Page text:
Notes for Tomorrow

November 23, 2021 - March 6, 2022

Notes for Tomorrow features contemporary artworks brought together to reflect on the cultural transition ushered in by the COVID-19 global pandemic. With the ever-present backdrop of the crisis, Independent Curators International (ICI) turned to 30 curators from 25 countries to question and reassess values and relevance in contemporary culture, and to share an artwork they believe is vital to be seen today. 

Many of the artworks in Notes for Tomorrow address spirituality as a grounding mechanism, sharing ways to make sense of the world when so much is in doubt. Some engage with specific mythology, while others reveal political structures that may or may not still be standing. The exhibition addresses art’s potential in the construction of collective memory in a global era. In this cultural moment of transition, each work is a source of inspiration from the recent past and a guiding perspective for the future. 

Artists:
Madiha Aijaz, Ernesto Bautista, Maeve Brennan, Vajiko Chachkhiani, Luke Luokun Cheng, Nothando Chiwanga, Shezad Dawood, Demian DinéYazhi’, Cao Guimarães, Ilana Harris-Babou, Rei Hayama, Amrita Hepi, INVASORIX, Tamás Kaszás, Ali Kazma, David Lozano, Mona Marzouk, Joiri Minaya, Peter Morin, Omehen, Daniela Ortiz, Kristina Kay Robinson, Luiz Roque, Mark Salvatus, Yan Shi, Ibrahima Thiam, u/n multitude, Wayne Kaumualii Westlake, A Liberated Library for Education, Inspiration, and Action. 

Curators:
Charles Campbell, Freya Chou, Giulia Colletti, Veronica Cordeiro, Allison Glenn, Tessa Maria Guazon, PJ Gubatina Policarpio, Ivan Isaev, Ross Jordan, Drew Kahuʻāina Broderick and Josh Tengan, Esteban King Álvarez, João Laia, Luis Carlos Manjarrés Martínez, Fadzai Veronica Muchemwa, Lydia Y. Nichols, Marie Hélène Pereira, Balimunsi Philip, Josseline Pinto, Florencia Portocarrero, Shahana Rajani, Rachel Reese, Marina Reyes Franco, Mari Spirito, Alexandra Stock, Eszter Szakács, Abhijan Toto, Fatoş Üstek, Su Wei and Sharmila Wood.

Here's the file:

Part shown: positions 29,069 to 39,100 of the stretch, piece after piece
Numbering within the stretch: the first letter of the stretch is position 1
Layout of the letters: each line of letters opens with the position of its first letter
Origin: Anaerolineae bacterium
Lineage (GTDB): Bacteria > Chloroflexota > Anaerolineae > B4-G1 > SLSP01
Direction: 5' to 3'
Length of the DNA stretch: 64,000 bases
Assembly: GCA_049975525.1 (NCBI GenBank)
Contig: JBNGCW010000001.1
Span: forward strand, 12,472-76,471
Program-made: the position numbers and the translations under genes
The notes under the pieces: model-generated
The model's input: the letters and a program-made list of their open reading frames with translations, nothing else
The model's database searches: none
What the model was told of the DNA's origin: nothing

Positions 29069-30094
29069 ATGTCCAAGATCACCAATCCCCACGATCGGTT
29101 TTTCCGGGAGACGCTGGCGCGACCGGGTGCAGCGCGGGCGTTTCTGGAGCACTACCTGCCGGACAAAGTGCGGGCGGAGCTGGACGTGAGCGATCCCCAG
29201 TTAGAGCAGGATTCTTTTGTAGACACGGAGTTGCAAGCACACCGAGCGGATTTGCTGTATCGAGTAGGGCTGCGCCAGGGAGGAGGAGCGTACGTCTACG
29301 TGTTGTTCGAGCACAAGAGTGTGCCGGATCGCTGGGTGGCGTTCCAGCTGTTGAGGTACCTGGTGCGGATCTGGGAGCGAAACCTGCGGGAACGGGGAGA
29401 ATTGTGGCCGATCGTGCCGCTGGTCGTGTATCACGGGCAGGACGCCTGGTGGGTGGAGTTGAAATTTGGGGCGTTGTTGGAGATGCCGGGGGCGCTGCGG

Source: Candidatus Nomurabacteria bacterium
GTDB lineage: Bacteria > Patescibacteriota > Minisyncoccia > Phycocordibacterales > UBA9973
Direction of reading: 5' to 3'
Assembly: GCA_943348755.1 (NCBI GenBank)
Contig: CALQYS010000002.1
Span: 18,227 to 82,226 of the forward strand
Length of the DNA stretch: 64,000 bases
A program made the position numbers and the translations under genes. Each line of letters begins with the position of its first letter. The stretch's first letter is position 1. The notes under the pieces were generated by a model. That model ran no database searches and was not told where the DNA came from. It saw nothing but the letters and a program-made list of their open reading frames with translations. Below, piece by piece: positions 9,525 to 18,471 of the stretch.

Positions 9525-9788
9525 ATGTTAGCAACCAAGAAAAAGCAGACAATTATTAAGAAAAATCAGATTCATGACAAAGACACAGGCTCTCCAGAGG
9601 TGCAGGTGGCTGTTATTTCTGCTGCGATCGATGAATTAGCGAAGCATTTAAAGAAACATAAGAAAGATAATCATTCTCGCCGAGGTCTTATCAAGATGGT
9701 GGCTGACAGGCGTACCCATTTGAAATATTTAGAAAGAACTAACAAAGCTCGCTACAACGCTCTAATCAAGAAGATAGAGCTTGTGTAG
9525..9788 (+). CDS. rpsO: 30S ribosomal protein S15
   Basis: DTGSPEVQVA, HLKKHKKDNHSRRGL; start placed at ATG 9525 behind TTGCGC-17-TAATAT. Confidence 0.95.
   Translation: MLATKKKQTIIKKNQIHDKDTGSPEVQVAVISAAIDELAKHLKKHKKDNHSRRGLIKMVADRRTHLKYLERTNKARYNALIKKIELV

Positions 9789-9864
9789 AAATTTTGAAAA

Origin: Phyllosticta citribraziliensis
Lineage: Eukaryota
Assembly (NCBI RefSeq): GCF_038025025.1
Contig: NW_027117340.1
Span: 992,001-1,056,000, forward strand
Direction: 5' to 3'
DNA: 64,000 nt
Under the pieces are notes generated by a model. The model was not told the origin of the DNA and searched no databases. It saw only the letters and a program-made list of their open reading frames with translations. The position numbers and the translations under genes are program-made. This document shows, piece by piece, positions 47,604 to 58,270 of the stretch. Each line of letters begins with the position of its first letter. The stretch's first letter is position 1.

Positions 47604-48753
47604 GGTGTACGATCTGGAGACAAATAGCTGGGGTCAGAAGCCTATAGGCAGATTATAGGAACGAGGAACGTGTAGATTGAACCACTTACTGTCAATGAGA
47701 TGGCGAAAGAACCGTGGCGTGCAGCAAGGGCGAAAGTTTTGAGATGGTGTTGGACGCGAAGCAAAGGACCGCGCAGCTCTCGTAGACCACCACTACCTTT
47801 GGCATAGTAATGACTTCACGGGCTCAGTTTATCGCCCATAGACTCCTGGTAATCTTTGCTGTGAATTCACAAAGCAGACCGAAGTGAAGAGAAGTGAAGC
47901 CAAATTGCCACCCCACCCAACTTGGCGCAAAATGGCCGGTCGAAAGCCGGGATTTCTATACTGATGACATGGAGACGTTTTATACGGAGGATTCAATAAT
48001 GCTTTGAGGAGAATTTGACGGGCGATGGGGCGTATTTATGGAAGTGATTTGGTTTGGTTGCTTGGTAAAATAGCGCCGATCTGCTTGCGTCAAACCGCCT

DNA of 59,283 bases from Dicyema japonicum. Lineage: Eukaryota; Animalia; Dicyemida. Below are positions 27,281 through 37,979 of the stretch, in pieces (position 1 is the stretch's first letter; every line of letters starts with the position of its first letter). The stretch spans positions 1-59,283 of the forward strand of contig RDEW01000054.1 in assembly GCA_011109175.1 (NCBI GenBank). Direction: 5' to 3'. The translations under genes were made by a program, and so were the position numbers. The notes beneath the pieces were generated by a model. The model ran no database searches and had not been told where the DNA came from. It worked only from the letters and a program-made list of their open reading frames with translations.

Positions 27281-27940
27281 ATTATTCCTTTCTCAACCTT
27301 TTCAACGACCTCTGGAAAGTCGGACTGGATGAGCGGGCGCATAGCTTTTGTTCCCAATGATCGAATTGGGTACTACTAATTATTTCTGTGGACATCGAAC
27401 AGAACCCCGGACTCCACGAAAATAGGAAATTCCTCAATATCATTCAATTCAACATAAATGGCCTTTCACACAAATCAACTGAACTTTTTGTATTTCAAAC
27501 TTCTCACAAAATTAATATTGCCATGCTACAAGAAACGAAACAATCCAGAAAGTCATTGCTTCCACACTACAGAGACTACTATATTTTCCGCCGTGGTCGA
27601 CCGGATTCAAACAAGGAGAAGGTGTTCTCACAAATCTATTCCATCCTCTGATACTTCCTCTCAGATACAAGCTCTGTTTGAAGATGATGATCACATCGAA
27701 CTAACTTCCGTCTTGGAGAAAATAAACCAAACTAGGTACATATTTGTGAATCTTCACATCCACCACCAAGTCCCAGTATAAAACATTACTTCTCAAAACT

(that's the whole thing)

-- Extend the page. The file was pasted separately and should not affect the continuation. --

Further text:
Notes for Tomorrow is a traveling exhibition organized and produced by Independent Curators International (ICI) and initiated by Frances Wu Giarratano, Becky Nahom, Renaud Proch, and Monica Terrero. The exhibition was made possible with the generous support of the Andy Warhol Foundation for the Visual Arts, VIA Art Fund, and ICI’s Board of Trustees and International Forum.

Image Credits

Ibrahima Thiam, Mame Ndeuk Daour Mbaye,  2020
Photography, collection of the artist.

INVASORIXNadie aquí es ilegalHere No One Is Illegal, 2014
Video, 3’06’’
INVASORIX (cc) by-sa 4.0

Vajiko Chachkhiani, Winter which was not there, 2017
Video, 12’30’’
Courtesy of the artist, Daniel Marzona, Berlin, and SCAI The Bathhouse, Tokyo.

David Lozano, Hortua Inhospitalario, 2016/2017
Digital photograph, courtesy of the artist.

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Exhibition Catalogue

Notes for Tomorrow

Notes for Tomorrow

Notes for Tomorrow features contemporary artworks brought together to reflect on the cultural transition ushered in by the COVID-19 global pandemic. With the ever-present backdrop of the crisis, Independent Curators International (ICI) turned to 30 curators from 25 countries to question and reassess values and relevance in contemporary culture, and to share an artwork they believe is vital to be seen today.

Ottoman Music and Entertainment from the Perspective of Painters

Ottoman Music and Entertainment from the Perspective of Painters

When we examine the Ottoman-themed paintings of indoor everyday life by western painters, musical entertainment attracts attention as a fundamental aspect of the lifestyle.

Giacometti in Paris

Giacometti in Paris

The second part of exhibition illustrates Alberto Giacometti’s relations with Post-Cubist artists and the Surrealist movement between 1922 and 1935, one of the important sculptures series he created during his first years in Paris, and the critical role he played in the art scene of the period.

Andy Warhol’s Screen Tests

Andy Warhol’s Screen Tests

Between 1963 and 1966 Andy Warhol worked at making film portraits of all sorts of characters linked to New York art circles. Famous people and anonymous people were filmed by Andy Warhol’s 16 mm camera, for almost four minutes, without any instructions other than ‘to get in front of the camera’.